Age of austerity to last another six years, downbeat Osborne warns

The Coalition Government will agree an extra £10bn of spending cuts by next June as George Osborne admitted the "age of austerity" would last for at least another six years in a downbeat mini-budget yesterday.

All sections of society were squeezed as the Chancellor admitted he would miss his target to reduce debt as a share of national income by 2015-16. Most working age benefits will rise by only 1 per cent over the next three years. The rich will see the maximum amount they can put into a pension while attracting tax relief reduced from £50,000 to £40,000.

The Chancellor had little scope to pull a rabbit out of his hat. And there was a sting in the tail for those on middle incomes as Mr Osborne's aides admitted that another 400,000 people will be dragged into the 40p higher income tax bracket by 2015, taking the figure to 4.2 million. The small print of yesterday's Autumn Statement showed that this group – a key Conservative target at the next election – will be £117 a year worse off by then.

Mr Osborne admitted that cutting the deficit was taking longer than expected but insisted "Britain is on the right track". But he pencilled in a further £4.3bn of spending cuts for 2017-18, an extra year of austerity now needed to clear the deficit, opening himself up to fresh charges of "pain without gain".

The credit rating agency Fitch warned yesterday that the failure of the Chancellor to hit his debt target could lead to Britain being stripped of its AAA credit rating: "Missing the target weakens the credibility of the UK's fiscal framework, which is one of the factors supporting the rating."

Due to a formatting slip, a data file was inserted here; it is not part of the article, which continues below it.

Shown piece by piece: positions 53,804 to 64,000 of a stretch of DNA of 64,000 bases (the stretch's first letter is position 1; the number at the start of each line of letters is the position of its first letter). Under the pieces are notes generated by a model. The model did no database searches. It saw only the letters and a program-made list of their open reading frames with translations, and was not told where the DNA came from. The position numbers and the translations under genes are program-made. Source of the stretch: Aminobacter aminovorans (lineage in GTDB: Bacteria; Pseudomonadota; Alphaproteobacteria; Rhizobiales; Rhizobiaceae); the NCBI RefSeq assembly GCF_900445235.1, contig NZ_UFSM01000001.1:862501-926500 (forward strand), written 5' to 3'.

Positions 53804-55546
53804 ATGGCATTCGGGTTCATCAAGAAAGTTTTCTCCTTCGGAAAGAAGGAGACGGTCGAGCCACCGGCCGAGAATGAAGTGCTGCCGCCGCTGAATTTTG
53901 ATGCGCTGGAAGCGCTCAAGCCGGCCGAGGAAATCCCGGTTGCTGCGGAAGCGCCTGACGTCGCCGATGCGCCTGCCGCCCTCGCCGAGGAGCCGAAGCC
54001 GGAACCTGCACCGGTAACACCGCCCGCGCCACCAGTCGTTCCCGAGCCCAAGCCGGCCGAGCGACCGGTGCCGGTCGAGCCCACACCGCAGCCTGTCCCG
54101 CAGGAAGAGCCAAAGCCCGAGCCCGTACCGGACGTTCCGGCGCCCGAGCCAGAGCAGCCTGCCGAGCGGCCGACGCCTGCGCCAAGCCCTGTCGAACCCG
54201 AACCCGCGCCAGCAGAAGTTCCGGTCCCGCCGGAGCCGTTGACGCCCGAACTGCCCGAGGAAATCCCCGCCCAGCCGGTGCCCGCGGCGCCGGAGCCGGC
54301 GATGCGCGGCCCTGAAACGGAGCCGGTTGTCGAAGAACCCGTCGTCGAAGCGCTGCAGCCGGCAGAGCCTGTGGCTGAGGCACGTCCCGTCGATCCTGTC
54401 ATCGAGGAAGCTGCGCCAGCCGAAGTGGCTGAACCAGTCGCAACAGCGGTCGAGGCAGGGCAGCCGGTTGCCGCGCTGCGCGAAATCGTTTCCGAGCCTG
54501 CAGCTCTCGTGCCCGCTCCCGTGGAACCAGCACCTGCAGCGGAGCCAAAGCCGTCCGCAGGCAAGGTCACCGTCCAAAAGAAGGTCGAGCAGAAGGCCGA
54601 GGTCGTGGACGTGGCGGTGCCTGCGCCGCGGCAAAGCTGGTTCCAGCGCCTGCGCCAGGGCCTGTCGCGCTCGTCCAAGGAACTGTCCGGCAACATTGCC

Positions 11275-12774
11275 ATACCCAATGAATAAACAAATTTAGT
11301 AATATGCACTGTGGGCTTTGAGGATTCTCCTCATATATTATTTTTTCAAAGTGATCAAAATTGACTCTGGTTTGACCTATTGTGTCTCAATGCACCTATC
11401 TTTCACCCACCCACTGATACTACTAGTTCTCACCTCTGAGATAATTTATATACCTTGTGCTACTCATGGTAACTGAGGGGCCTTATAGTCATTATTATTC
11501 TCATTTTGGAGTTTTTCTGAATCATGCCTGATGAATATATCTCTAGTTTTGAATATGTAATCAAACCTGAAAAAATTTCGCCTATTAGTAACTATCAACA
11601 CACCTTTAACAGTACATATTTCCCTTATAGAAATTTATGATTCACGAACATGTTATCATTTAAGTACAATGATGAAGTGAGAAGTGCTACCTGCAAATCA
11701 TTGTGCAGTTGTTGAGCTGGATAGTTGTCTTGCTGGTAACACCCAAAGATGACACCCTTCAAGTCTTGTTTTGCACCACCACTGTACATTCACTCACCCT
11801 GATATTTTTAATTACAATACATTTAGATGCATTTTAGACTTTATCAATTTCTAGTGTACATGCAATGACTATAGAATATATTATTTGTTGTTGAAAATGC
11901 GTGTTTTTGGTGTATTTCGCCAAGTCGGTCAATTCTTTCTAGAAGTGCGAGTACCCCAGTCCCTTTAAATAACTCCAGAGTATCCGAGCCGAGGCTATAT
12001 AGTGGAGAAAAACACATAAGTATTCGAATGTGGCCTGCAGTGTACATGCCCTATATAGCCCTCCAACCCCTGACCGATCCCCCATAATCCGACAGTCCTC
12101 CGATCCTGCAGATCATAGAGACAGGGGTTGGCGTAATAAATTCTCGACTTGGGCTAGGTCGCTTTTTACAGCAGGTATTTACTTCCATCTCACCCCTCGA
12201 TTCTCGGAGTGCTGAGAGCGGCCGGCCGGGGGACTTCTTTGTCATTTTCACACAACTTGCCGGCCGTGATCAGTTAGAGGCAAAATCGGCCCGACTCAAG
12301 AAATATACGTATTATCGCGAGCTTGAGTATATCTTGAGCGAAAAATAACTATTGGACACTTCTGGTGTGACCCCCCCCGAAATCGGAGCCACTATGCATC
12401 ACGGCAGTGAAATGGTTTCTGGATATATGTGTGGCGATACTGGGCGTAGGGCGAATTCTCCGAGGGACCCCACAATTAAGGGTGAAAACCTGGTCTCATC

Tory and Liberal Democrat MPs welcomed two pieces of good news in an otherwise austere package. The 3p-a-litre rise in petrol duty due next month was scrapped and the amount people can earn before paying income tax, due to rise to £9,205 in April, will now increase by an extra £235 to £9,440. Mr Osborne said the Government was in "touching distance" of a £10,000 threshold, the Liberal Democrats' flagship policy.

The Liberal Democrats signed up to a further £10bn cuts for 2015-16 in a move that will worry some party activists. They insisted it would have been "irresponsible" not to do so because that financial year will start five weeks before the election in May 2015, saying further savings were needed to achieve the Coalition's core mission to cut the deficit.

A government-wide spending review will be completed in the first half of next year, with the Home Office, the Ministry of Defence, the Ministry of Justice and local government among those likely to come under pressure. The Liberal Democrats will not allow any more welfare cuts on top of the £3.7bn benefits squeeze announced yesterday.

A trade-off between "wealth and welfare" by the two Coalition parties was at the heart of yesterday's statement. In the private talks, the Chancellor was more open to the Liberal Democrat plans for a mansion tax or higher council tax bands for expensive properties than his public rejection of a new "homes tax" suggested yesterday. But the move was vetoed by David Cameron, who feared a backlash from Tory supporters. In turn, the Liberal Democrats blocked Mr Osborne's push for a total freeze in most working-age benefits, insisting on a 1 per cent rise. They also stopped his proposal to end housing benefit for most under 25-year-olds and to limit benefits for children to the first two for new claimants .

But Mr Clegg failed to prise more money out of the Treasury to relieve the burden of childcare costs.

Mr Osborne had to swallow scaled down forecasts on growth from the Office for Budget Responsibility (OBR), which predicted that the economy will shrink by 0.1 per cent this year. Although he said the deficit had been cut by a quarter, critics seized on the OBR figures, suggesting that the nation's "black hole" was barely smaller than when the Coalition took office.